5 Suggested â€œRules of Thumbâ€� for Effective Mediation in Small
1. Generally, try not to evaluate the legal merits of cases or predict court outcomes.
- The mediator may be wrong. If case subsequently goes to court and the judge rules differently, the mediator loses credibility. (This is a higher risk in a court with a judge pro tem than with a commissioner or judge; it is hard to accurately predict what a judge pro tem will do.)
- The mediation process may be compromised. By giving an assessment of the legal merits of the claims, the mediator substantially increases the likelihood that one or more of the parties feel that the process is unfair or biased. The mediation shifts from a focus on process to a focus on substance â€“ at a cost to the process.
- The mediator may be engaging in the unauthorized practice of law. It is not lawful for the mediator to apply knowledge of the law to the specific facts of the underlying dispute. (This is a big temptation for most law students.)
2. Generally, follow a more facilitative approach.
- Itâ€™s better for a party to reach his/her own conclusions regarding the merits of the case, or for a party to consider what might or might not happen in court. Ask questions instead of making statements.
- Follow the parties lead whether to have a narrow focus (on the legal issues involved) or whether to also include other non-legal issues as well (or sometimes in lieu of legal issues â€“ such as where the relational issues are at the core of the dispute).
3. Remember to provide a FAIR PROCESS.
- Respectfully listen to both parties.
- Give each side a reasonable amount of time to tell their story.
- If the mediator looks at written information presented by one party, the mediator needs to look at written information presented by the other. Or better yet, the mediator could direct this information sharing to the parties â€“ making sure that they review each otherâ€™s information. It matters more what they think than what the mediator thinks.
- If the mediator caucuses with one side, the mediator should caucus with the other.
- After the mediation or court proceedings conclude, the mediator should maintain the appearance of neutrality (for example, to not discuss the case with one party while the other is still around).
- Generally, people will be satisfied if they feel the process is fair, even if they are not happy with the outcome.
4. Take time to find out what the parties want.
The mediator should not presume that the case is all about the legal issues presented. It may be helpful to ask the parties at the outset, â€œWhat are your expectations or hopes for this meeting?â€� It will be good for the mediator to find out if:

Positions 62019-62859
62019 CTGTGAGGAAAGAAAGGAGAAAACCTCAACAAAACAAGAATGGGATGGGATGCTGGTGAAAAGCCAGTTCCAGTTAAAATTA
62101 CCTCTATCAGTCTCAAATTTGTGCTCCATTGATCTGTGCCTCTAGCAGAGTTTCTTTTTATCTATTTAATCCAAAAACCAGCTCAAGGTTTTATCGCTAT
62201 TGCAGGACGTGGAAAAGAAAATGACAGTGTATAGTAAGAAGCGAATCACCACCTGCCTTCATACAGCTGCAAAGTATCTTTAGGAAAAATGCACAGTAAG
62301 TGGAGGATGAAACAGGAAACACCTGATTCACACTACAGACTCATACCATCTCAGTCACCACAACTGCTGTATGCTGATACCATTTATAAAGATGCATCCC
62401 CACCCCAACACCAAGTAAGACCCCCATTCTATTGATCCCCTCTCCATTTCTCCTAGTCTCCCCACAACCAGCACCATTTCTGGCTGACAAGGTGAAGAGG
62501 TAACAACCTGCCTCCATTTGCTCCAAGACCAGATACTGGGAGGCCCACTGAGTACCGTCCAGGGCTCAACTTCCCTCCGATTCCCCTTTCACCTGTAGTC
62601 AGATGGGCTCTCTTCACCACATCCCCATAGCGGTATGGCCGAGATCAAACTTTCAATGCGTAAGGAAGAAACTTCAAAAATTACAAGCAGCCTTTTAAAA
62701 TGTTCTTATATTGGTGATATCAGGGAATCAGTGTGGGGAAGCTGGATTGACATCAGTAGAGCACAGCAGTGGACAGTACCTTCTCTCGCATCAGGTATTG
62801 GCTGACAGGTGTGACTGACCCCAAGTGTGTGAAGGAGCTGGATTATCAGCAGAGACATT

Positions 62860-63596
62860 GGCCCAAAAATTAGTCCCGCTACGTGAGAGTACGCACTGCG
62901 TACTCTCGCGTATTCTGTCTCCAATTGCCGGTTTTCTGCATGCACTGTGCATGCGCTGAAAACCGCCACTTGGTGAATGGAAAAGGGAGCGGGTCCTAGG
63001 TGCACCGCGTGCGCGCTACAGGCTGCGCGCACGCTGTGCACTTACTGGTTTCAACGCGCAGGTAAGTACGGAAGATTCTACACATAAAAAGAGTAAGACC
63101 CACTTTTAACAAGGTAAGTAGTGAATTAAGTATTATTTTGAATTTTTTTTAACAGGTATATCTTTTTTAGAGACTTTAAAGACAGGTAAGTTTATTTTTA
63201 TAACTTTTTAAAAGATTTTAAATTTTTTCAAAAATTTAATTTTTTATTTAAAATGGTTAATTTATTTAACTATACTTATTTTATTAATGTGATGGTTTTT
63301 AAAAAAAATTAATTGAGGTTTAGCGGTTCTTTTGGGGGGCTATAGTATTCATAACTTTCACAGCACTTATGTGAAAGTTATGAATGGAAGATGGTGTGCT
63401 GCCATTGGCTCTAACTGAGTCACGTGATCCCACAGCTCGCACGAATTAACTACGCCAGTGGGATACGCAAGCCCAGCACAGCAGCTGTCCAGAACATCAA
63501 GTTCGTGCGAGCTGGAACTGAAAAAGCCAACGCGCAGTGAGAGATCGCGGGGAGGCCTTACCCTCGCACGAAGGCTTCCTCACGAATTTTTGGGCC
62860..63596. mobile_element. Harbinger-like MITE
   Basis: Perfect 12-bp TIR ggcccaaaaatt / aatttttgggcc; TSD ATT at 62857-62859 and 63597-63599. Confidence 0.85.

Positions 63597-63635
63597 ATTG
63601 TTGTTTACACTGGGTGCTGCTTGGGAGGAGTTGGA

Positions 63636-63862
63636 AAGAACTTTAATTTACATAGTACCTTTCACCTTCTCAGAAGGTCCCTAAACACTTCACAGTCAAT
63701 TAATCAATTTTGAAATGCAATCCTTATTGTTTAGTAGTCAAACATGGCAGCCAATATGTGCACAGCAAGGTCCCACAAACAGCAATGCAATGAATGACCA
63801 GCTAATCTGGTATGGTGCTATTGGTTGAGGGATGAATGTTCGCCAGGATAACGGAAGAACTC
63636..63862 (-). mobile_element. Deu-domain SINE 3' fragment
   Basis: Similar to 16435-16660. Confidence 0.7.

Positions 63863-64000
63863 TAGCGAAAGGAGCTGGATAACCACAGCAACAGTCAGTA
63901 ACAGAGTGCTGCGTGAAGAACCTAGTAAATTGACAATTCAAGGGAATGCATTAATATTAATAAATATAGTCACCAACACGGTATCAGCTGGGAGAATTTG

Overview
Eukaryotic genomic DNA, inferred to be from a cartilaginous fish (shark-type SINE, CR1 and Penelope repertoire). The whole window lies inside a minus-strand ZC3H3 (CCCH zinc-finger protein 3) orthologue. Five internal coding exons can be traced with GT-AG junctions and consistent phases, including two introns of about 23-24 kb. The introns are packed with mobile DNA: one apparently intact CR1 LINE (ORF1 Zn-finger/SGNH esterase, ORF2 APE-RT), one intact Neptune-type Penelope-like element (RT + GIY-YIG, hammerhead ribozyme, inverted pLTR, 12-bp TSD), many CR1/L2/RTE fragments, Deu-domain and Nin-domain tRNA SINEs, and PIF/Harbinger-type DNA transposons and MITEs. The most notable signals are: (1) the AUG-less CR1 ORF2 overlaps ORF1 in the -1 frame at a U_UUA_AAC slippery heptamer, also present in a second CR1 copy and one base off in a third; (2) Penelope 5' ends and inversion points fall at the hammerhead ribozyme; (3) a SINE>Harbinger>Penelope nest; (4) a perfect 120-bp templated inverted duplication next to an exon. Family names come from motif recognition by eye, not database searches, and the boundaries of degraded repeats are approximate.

Â· A party comes into mediation with an expectation of a distributive bargaining process â€“ starting with a wide settlement range and working toward a financial compromise â€“ to work out a deal.
Â· A party wants the opportunity to tell a lengthy story (or go through a lot of evidence) that he/she will not have time to tell (or show) in court.
Â· A party wants you to tell him/her that he/she is â€œright.â€�
Â· A party simply wants to talk with the other party (small claims â€œdivorceâ€�)
Â· A party wants to talk about non-legal interests â€“ have a broader discussion than the legal issues on the table.
Â· A party expects to get nowhere â€“ perhaps has a huge issue with not trusting the other party.
Â· A party wants to get nowhere - A party is using the mediation process to manipulate.
Â· A party just wants to get back to court.
5. If it appears that parties really want a judgment, an authoritative legal evaluation and/or vindication (their â€œday in courtâ€�) refer them to court.
Â· A good mediator wonâ€™t get too wrapped up in his/her own resolution rate or other definition of â€œsuccessful mediation.â€�
Â· It is possible that even if the mediator helps the parties reach a negotiated settlement, one or more of the parties will not be satisfied because what he/she really wants is for someone with legal authority to say, â€œYou are right.â€� A mediator cannot give that vindication. Maybe the party needs his/her â€œday in courtâ€� to experience closure.
Â· This is especially important to consider where the commissioner is mandating mediation. If the judge requires the parties to meet with the mediator and if the mediator is overly concerned about keeping the parties in mediation, the process may not feel voluntary at all. People need to understand that their participation in mediation really is voluntary, despite the fact that the judge required that they meet with the mediator. If, after the mediator has made a reasonable effort to convince a party to participate in mediation, that party is still adamant about not mediating, the case needs to be referred back to court.
Â· Also consider timing. The most appropriate solution may be for the parties to continue the case to collect more information, prepare better, etc. Suggesting the option of a continuance (in caucus â€“ to avoid the appearance of bias) may be more helpful to the resolution of the case than pushing it into a mediated settlement.
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